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Wakayama Prefecture
Wakayama Prefecture
(和歌山県, Wakayama-ken) is a prefecture of Japan
Japan
on the Kii Peninsula
Kii Peninsula
in the Kansai region
Kansai region
on Honshū
Honshū
island.[1] The capital is the city of Wakayama.[2]

Contents

1 History

1.1 1953 flood disaster

2 Geography

2.1 Cities 2.2 Towns and villages 2.3 Mergers

3 Demographics 4 Politics 5 Culture 6 Agriculture

6.1 Orange 6.2 Japanese apricot (Ume)

7 Sister relationships 8 Tourism 9 Transportation

9.1 Rail 9.2 Road

9.2.1 Expressway 9.2.2 National Highway

9.3 Ferry 9.4 Airport

10 Education

10.1 Universities

11 Notes 12 References 13 External links

History[edit] Present-day Wakayama is mostly the western part of the province of Kii.[3] 1953 flood disaster[edit] On July 17–18, 1953, a torrential heavy rain occurred, followed by collapse of levees, river flooding and landslides in a wide area. Many bridges and houses were destroyed. According to an officially confirmed Japanese Government
Japanese Government
report, 1,015 people died, with 5,709 injured and 7,115 houses lost.[citation needed] Geography[edit]

Map of Wakayama Prefecture.

Cities[edit] Nine cities are in Wakayama Prefecture:

Arida Gobō Hashimoto

Iwade Kainan Kinokawa

Shingū Tanabe Wakayama (capital)

Towns and villages[edit] These are the towns and villages in each district:

Arida District

Aridagawa Hirogawa Yuasa

Hidaka District

Hidaka Inami Hidakagawa Mihama Minabe Yura

Higashimuro District

Kitayama Kozagawa Kushimoto Nachikatsuura Taiji

Ito District

Katsuragi Kōya Kudoyama

Kaisō District

Kimino

Nishimuro District

Kamitonda Shirahama Susami

Mergers[edit] Main article: List of mergers in Wakayama Prefecture Demographics[edit] Since 1996, population of Wakayama Prefecture
Wakayama Prefecture
has kept declining, and since 2010, it has been the only prefecture in Kinki region with population below 1,000,000. In 2017, Wakayama is ranked 40th by population in Japan
Japan
with a population of 944,320. Politics[edit] See also: Wakayama gubernatorial election, 1999 and Wakayama gubernatorial election, 2006 Culture[edit] Mount Kōya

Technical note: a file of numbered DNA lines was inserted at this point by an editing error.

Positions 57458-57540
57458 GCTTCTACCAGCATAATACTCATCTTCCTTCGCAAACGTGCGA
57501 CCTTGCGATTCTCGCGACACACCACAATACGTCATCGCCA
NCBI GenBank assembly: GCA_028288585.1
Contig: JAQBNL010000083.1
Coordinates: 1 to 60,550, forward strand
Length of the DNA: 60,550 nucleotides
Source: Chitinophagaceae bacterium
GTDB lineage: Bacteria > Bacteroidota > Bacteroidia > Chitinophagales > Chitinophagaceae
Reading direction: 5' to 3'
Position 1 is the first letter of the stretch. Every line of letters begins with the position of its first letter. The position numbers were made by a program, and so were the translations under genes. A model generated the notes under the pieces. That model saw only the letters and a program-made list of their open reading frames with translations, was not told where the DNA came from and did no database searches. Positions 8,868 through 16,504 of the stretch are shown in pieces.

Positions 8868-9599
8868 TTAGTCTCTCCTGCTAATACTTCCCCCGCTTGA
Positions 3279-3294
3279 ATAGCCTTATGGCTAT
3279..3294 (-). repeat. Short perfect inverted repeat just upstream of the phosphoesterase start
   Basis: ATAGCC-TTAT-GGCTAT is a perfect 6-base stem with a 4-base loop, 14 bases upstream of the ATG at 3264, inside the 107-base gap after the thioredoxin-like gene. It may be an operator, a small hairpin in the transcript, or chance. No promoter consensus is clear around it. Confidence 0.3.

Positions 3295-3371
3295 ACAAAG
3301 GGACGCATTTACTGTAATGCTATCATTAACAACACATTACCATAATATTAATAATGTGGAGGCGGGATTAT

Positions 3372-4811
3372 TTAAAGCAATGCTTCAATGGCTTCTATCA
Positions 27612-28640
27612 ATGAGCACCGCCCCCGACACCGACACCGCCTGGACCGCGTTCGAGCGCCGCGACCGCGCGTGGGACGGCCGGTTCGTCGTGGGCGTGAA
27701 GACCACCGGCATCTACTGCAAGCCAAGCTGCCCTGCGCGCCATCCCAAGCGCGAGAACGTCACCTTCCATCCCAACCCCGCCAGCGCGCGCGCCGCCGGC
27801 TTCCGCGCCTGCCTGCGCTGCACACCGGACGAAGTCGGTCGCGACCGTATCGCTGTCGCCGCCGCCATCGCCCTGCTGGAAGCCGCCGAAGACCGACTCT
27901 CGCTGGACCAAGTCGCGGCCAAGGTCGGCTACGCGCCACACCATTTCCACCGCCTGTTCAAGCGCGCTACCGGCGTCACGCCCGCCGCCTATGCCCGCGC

Mount Kōya
(高野山, Kōya-san) in the Ito District
Ito District
is the headquarters of the Shingon
Shingon
sect of Japanese Buddhism. It is home to one of the first Japanese style Buddhist temples in Japan
Japan
and remains a pilgrimage site and an increasingly popular tourist destination as people flock to see its ancient temples set amidst the towering cedar trees at the top of the mountain. The Sacred sites and pilgrimage routes in the Kii Mountain Range extend for miles throughout the prefecture and together have been recognized as Japan's 11th UNESCO World Heritage site.[4] The Kumano Shrines are on the southern tip of the prefecture. Tomogashima
Tomogashima
(a cluster of four islands) is part of the prefecture. Agriculture[edit] Orange[edit] Wakayama Prefecture
Wakayama Prefecture
ranks first in the production of oranges in Japan. Wakayama has its own brand of oranges, which is produced in Arida District and called 'Arida-Orange'. Arida District, where oranges have been produced for more than 400 years[5], yields about half of the orange crops in Wakayama today[6]. Furthermore, the yield of Arida-Oranges accounts for about 10 percent of Japanese domestic production of oranges.[7] Japanese apricot (Ume)[edit] According to the survey by The Ministry of Agriculture, Forestry and Fisheries of Japan, Wakayama stands first in the production of Japanese apricots in Japan. As of 2016, Wakayama made up about 70 percent of Japanese domestic production of Japanese apricots.[8] Sister relationships[edit] Wakayama Prefecture